This is a bit of a follow-up to my blog post last month. Back then, I asked the question, are your serves going too short? Today, my focus shifts to your stance and I’m asking you, are you standing too close to the table?
SPOILER ALERT: You probably are!
So many beginners and intermediate players stand too close to the table! I’m not exactly sure why this is. But during 10 years of coaching table tennis, I’ve constantly had to tell my players to take half a step back – if not more.
Can you touch the table?
When you’re in your typical ready position to should be able to reach out and touch the table with your free hand. But only just.
So, when you’re standing there waiting to receive serve, ask yourself, “Can I touch the table?” Some players even reach out and touch the table before every point as a habit to check they are a good distance from the table!
The same goes for when you’re in a standard counterhit or topspin rally. Not that you’ll have time to check. But you should be able to lean forward, stretch out your free arm, and touch the end of the table – without moving your feet.
If you can’t, you might be standing a bit too far away. Unless you’re in a loop-to-loop rally and you’ve stepped back deliberately.
Can you touch too much of the table?
The thing is, most of the beginners and intermediate players I’ve coached aren’t standing too far away from the table to be able to touch it. Instead, they’re standing so close to the table that they can touch most of their own half!
Take the girl in the photo at the top of this post as an example. It looks like she’s just knocking up but even so, if she leant forward and stretched out her free arm she’d be able to touch a lot of her side of the table.
This is telling me she may be standing too close to the table.
And this positioning is what I see time and time again when I watch local league table tennis. The majority of players are probably standing too far forward by half a step.
Sam naturally did this
Sam used to always stand a bit too close to the table. I’d tell him over-and-over to take half a step back, and he would, only to find himself right back up to the table by the next point.
And then towards the end of our year-long challenge, he just took a whole step backwards and started playing matches from back there. And he loved it!
Immediately, he had more time. He felt more relaxed. And he cut down on a lot of unforced errors.
That big step back turned out to be a rather big step forward for his table tennis!
Tweaking Harrie’s stance and ready position
I’m currently trying to get Harrie to do a similar thing.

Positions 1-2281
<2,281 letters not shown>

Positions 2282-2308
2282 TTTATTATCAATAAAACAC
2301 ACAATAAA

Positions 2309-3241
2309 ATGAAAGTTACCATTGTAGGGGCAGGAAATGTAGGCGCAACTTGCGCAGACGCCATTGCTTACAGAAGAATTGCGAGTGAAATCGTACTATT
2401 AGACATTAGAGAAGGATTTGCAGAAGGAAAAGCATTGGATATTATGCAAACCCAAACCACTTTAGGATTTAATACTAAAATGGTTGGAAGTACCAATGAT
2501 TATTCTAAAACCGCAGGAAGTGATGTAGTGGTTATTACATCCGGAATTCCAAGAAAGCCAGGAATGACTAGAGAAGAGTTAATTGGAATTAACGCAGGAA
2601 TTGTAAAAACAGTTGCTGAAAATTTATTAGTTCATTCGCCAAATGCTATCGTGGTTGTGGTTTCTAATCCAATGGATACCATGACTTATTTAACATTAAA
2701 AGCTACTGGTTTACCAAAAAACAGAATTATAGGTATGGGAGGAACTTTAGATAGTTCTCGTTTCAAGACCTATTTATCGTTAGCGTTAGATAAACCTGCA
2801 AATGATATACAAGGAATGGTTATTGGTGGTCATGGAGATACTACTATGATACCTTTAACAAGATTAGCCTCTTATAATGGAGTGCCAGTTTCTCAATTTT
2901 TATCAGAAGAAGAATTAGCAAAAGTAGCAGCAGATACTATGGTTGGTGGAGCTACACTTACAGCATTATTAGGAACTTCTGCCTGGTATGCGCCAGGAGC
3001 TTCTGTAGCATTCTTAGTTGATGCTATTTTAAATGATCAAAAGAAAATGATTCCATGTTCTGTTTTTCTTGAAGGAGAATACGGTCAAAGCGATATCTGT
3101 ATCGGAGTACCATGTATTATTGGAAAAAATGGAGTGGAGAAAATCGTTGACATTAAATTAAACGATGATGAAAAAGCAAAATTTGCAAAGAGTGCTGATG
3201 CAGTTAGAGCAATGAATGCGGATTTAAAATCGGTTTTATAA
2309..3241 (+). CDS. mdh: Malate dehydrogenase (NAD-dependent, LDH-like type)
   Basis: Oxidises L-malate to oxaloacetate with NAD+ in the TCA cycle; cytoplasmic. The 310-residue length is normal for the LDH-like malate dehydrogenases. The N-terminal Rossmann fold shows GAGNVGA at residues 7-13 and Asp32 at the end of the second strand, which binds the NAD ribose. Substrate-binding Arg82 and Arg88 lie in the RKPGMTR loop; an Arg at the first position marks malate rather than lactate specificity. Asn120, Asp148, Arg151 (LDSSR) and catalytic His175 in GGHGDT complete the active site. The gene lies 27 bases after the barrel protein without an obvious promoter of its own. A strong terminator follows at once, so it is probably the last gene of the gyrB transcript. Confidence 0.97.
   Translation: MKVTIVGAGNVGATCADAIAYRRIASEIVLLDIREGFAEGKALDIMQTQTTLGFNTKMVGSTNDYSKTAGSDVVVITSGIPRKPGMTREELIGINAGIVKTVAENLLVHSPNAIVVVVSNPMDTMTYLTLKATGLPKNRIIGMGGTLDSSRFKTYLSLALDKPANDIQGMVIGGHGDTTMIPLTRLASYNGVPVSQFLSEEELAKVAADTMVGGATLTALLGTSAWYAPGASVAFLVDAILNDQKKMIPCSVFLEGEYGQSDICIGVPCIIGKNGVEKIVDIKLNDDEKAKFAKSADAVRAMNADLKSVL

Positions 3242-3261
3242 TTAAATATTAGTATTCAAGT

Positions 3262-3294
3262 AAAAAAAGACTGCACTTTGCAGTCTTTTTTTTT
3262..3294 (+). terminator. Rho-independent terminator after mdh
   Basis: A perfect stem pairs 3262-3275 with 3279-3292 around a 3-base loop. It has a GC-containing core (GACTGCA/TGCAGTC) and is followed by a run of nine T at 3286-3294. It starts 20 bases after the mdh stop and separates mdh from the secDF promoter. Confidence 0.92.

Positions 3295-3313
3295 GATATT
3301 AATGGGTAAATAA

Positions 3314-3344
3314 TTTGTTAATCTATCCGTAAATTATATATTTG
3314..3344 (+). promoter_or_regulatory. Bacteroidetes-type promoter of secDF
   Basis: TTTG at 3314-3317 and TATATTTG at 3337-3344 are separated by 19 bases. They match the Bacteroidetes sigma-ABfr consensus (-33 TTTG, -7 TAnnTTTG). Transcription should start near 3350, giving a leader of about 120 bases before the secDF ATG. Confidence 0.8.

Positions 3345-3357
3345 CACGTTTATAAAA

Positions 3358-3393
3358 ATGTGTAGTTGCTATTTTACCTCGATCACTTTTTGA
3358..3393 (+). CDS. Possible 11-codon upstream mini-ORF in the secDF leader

Like most intermediate table tennis players, Harrie tends to stand a bit too far forward and a little bit too upright. This makes it more difficult to move, gives him less time to react to incoming shots, and makes attacking deep balls very tricky (because you haven’t given the deep ball enough time/space to rise before you have to hit it).
Below is a screenshot from a Stefan Feth training video showing the same principle.
Here’s he’s making sure he can reach forward and touch the table with the tip of his racket. But only just!
Notice that his head is still quite close to the table. But his feet are quite a bit further back. This is the key! This is the change that the majority of intermediate players need to make.
You can keep your head pretty much where it’s always been, but your feet need to move backwards and your body needs to have more of a forward lean. That’s the difference in stance between a beginner/intermediate player and an advanced/elite player!
A correct stance is key!
If you’re currently standing upright and you take half a step back and remain standing upright, you’re going to feel like you’re too far away from the table. You’ll end up moving your feet back in again.
But if you’re currently standing upright and you take half a step back and you start leaning forwards, your head is going to be basically in the same place. You’ll feel comfortable. But the fact that your feet are further back will enable you to play much better table tennis!
To really bang this home, here’s a Ben Larcombe artistic treat for you…
Hopefully, that helps demonstrate exactly what I mean.
The dotted green circle illustrates all of the extra space Mr Advanced has to play his shots due to the fact that he’s taken a step back. Mr Advanced isn’t going to get bunched up by any shots that come deep. His body isn’t going to be in the way like it is for Mr Intermediate.
And yet, because he’s leaning forward, his head is basically as close to the table as Mr Intermediate.
Give it a go…
As I said, I remember when Sam mastered this. It must have been October or November. Right near the end of our year of table tennis. But it made him feel so much more comfortable in his matches.
So why not give it a go this week. Take a step backwards from the table with your feet. But make a big effort to lean forwards much more than you usually do, so that your head is still fairly close to the table.
Like my coach Mike Pantin always used to say…
Nose over your toes!
And, in fact, if you look at Stefan Feth… His nose is quite a bit further forward than his toes, even!